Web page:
How to take Moon pictures at sunset?

Started Sep 30, 2012 | Discussions
tim81786
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How to take Moon pictures at sunset?
Sep 30, 2012

Hello all! I am going to try and get some pictures of the full harvest moon tonight at sunset. I just got my T3i so I am still new to all the features and settings it has. What are some settings I can try to get some good pictures tonight? I only would use auto as a last resort since I am trying to learn not to use it lol. Any help will greatly be appreciated!
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Canon EOS Rebel T3i
EFS 18-55mm f/3.5-5.6 IS II
EFS 55-250mm f/4-5.6 IS II
Canon Pixma Pro 9000 MKII

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Canon EOS 600D Canon EF-S 18-55mm f/3.5-5.6 II Canon EF-S 55-250mm f/4-5.6 IS II Rokinon 14mm f/2.8 IF ED MC Canon Pixma Pro9000 Mark II +3 more
Canon EOS 600D (EOS Rebel T3i / EOS Kiss X5)
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photonius
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Re: How to take Moon pictures at sunset?
In reply to tim81786, Oct 1, 2012

tim81786 wrote:

Hello all! I am going to try and get some pictures of the full harvest moon tonight at sunset. I just got my T3i so I am still new to all the features and settings it has. What are some settings I can try to get some good pictures tonight? I only would use auto as a last resort since I am trying to learn not to use it lol. Any help will greatly be appreciated!

Alas, this occasion may call for more than the all auto "green box" setting, because you may want a number of different exposures to get the best shot.

I suggest P mode. If you don't have a tripod, keep an eye on the shutter speed to make sure it's hand-holdable (it should be roughly 1/(focal length * 1.6), e.g. if focal length is 30mm, try at least 1/50 shutter speed. If you lens has IS, you may gain 2-4 f-stops, but you need to take a couple of shots to get one good one. Make sure to let IS settle for 0.5 to 1 second before taking the shot.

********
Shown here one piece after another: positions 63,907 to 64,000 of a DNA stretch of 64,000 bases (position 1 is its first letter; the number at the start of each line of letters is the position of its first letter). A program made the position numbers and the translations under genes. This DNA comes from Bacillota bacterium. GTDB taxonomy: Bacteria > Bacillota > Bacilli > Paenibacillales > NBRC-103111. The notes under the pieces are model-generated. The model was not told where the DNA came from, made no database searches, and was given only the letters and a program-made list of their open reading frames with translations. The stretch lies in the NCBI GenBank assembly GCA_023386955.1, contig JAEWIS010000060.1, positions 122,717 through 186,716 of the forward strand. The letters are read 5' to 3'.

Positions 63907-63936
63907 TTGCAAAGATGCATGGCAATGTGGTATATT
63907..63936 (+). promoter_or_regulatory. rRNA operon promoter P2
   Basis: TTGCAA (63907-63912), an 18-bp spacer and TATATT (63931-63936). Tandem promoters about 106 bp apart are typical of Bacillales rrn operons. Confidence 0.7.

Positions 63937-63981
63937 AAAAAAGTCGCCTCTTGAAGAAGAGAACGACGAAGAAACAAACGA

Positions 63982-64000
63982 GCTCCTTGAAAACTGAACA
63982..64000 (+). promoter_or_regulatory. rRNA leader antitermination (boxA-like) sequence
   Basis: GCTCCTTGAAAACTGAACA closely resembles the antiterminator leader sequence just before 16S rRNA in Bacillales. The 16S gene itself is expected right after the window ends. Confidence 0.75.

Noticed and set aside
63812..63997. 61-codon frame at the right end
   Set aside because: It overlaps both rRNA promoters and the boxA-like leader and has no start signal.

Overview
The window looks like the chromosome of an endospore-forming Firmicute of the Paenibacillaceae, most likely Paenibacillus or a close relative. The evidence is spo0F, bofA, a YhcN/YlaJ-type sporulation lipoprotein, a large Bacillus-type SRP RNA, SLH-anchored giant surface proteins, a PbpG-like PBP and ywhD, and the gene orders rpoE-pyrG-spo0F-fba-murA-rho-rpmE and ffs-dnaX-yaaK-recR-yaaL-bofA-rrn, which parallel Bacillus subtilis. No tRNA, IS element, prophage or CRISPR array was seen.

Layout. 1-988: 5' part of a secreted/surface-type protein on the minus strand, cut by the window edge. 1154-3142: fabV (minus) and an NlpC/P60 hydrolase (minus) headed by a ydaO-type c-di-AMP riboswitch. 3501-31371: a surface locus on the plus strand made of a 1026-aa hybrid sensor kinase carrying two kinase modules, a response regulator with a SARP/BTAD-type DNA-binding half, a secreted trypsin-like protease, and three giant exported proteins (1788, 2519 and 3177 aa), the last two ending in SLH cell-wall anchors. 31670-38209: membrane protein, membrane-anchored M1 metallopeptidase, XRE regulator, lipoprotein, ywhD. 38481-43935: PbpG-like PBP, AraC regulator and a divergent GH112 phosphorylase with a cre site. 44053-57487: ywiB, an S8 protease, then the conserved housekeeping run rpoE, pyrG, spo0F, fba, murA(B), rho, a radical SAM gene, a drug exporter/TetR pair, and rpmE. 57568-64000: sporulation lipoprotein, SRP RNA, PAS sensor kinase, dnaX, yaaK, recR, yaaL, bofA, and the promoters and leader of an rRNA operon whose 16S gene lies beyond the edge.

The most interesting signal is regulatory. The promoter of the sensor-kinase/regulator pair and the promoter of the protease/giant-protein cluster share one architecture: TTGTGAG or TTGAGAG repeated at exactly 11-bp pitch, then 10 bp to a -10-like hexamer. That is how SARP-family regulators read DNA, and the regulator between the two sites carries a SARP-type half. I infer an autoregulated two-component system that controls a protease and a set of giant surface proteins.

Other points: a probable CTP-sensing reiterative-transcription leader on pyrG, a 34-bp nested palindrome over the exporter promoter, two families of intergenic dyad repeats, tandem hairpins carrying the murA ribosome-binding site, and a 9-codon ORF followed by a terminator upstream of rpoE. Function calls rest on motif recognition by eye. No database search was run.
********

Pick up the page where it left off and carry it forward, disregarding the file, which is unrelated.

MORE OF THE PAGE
If shutter speed gets to low, increase ISO.

As to exposure, go with what the automatic system tells you, but make a whole series of shots, where you dial in different exposure compensation (from say - 2 to plus 2) and see how the shoots come out. It can be done automatically with bracketing, but doing it manually step by step is perhaps easier at the beginning, since you look at each shoot and see the effect.

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Canon EOS Rebel T3i
EFS 18-55mm f/3.5-5.6 IS II
EFS 55-250mm f/4-5.6 IS II
Canon Pixma Pro 9000 MKII

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tim81786
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Re: How to take Moon pictures at sunset?
In reply to photonius, Oct 1, 2012

Alas, this occasion may call for more than the all auto "green box" setting, because you may want a number of different exposures to get the best shot.

I suggest P mode. If you don't have a tripod, keep an eye on the shutter speed to make sure it's hand-holdable (it should be roughly 1/(focal length * 1.6), e.g. if focal length is 30mm, try at least 1/50 shutter speed. If you lens has IS, you may gain 2-4 f-stops, but you need to take a couple of shots to get one good one. Make sure to let IS settle for 0.5 to 1 second before taking the shot.